W3C home > Mailing lists > Public > public-w3process@w3.org > December 2013

Re: LCCR period too short

From: Charles McCathie Nevile <chaals@yandex-team.ru>
Date: Sun, 01 Dec 2013 14:17:27 +1000
To: "W3C Process Community Group" <public-w3process@w3.org>, fantasai <fantasai.lists@inkedblade.net>
Message-ID: <op.w7ejvdypy3oazb@chaals.local>
On Thu, 28 Nov 2013 17:37:15 +1000, fantasai  
<fantasai.lists@inkedblade.net> wrote:

> Currently the proposed new Process says of LCCR
>   # must specify the deadline for comments, which must be at least
>   # four weeks after publication, and should be longer for complex
>   # documents
> however REC says:
>   # should not provisionally approve a Request for publication of
>   # a W3C Recommendation less than 35 days after the publication
>   # of the Last Call Candidate Recommendation on which is it based
>   # [editor's note - this is to allow for the patent policy
>   # exclusion period to expire]
>
> It might be helpful to recommend that the LCCR comment period
> be at least as long as the exclusion period, since you can't
> (except in extraordinary circumstances, I imagine) publish a
> REC before then anyway.

I don't think this is necessary, but I don't mind doing it although I  
would rather the process continues to allow the fastest progress possible  
for the smallest overhead in the case where the work has actually been  
done right. If we do decide to do this, I would rather have the suggestion  
in the "How to get to Rec"/Guide documentation than in the process itself.

You certainly *can* publish a Rec before the exclusion period finishes,  
although the sort of cases I imagine it being relevant to are longdesc  
(this has been around for at least 16 years, probably more, which makes a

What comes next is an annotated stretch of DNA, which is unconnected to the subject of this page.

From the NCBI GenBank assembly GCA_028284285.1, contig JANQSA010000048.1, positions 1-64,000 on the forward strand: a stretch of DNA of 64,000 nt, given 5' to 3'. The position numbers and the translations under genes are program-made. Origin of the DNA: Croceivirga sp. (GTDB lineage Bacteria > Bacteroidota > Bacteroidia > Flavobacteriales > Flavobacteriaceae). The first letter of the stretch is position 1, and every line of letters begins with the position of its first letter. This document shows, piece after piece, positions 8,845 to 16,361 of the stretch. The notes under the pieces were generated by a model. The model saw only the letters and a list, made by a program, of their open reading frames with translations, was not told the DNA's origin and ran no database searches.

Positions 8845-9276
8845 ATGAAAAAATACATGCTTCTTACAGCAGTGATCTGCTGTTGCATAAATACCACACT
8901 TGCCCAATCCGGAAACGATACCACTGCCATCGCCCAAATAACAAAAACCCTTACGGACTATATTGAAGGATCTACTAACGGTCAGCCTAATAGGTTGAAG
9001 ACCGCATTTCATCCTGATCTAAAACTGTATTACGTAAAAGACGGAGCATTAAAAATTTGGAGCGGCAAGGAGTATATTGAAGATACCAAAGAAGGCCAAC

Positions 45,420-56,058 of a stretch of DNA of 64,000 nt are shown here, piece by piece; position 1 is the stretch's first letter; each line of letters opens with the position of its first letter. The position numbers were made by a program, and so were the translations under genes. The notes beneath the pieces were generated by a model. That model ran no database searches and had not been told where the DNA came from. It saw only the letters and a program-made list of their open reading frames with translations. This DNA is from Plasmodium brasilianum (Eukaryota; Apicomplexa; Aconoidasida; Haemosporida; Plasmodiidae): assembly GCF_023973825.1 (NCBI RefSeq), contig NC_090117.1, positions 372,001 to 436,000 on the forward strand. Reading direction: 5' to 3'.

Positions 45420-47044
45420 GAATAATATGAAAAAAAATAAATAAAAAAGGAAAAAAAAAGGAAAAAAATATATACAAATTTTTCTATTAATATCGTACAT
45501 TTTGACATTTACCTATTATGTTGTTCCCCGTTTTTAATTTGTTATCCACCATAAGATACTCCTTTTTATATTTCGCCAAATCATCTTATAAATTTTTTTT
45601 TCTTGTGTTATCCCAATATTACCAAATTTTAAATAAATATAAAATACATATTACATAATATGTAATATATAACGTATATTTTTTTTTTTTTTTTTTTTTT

patent exclusion unlikely).

To clariy the timeline a bit: (I think it would be useful to put this in a  
diagram - let's see if I get time to draw one).

For a group working "CSS-style" (as you have outlined it), they will be  
ready when they enter. There is a mandatory final review period of four  
weeks, where no real changes are expected. Then there is a *suggested*  
minimum 3 further weeks before the director agrees that barring unforeseen  
difficulties (exclusion, unfavourable AC review) this should be a  
Recommendation. If both these minima have been applied here are a further  
25 days for exclusion, allowing the AC review to run over that date by at  
least 3 days.

There is nothing preventing W3C from extending the AC review period - and  
this seems likely to happen in the relatively rare event that an exclusion  
is made.

It is also possible for the Working Group members to voluntarily declare  
they will not exclude earlier than the required deadline. In this case the  
only reason to wait so long is that another member may join the working  
group, explcitily to exclude (unlikely, and in any event there is no  
requirement to join in order to make an exclusion).

So we maintain the fastest possible path, without putting anything in the  
way of doing something sensible.

The one theoretical risk is that the W3C has some scope to rush through a  
spec where an exclusion has been made at the last minute, in collusion  
with the working group, giving the AC only 3 days to react. Given also the  
requirement for a public explanation of any plan to override dissent 14  
days before formally producing a Recommendation, I think the risk that the  
entire AC sleepwalks through such a circumstance is almost as low as the  
risk W3C actually allows it to arise.

cheers

Chaals

-- 
Charles McCathie Nevile - Consultant (web standards) CTO Office, Yandex
       chaals@yandex-team.ru         Find more at http://yandex.com
Received on Sunday, 1 December 2013 07:18:03 UTC

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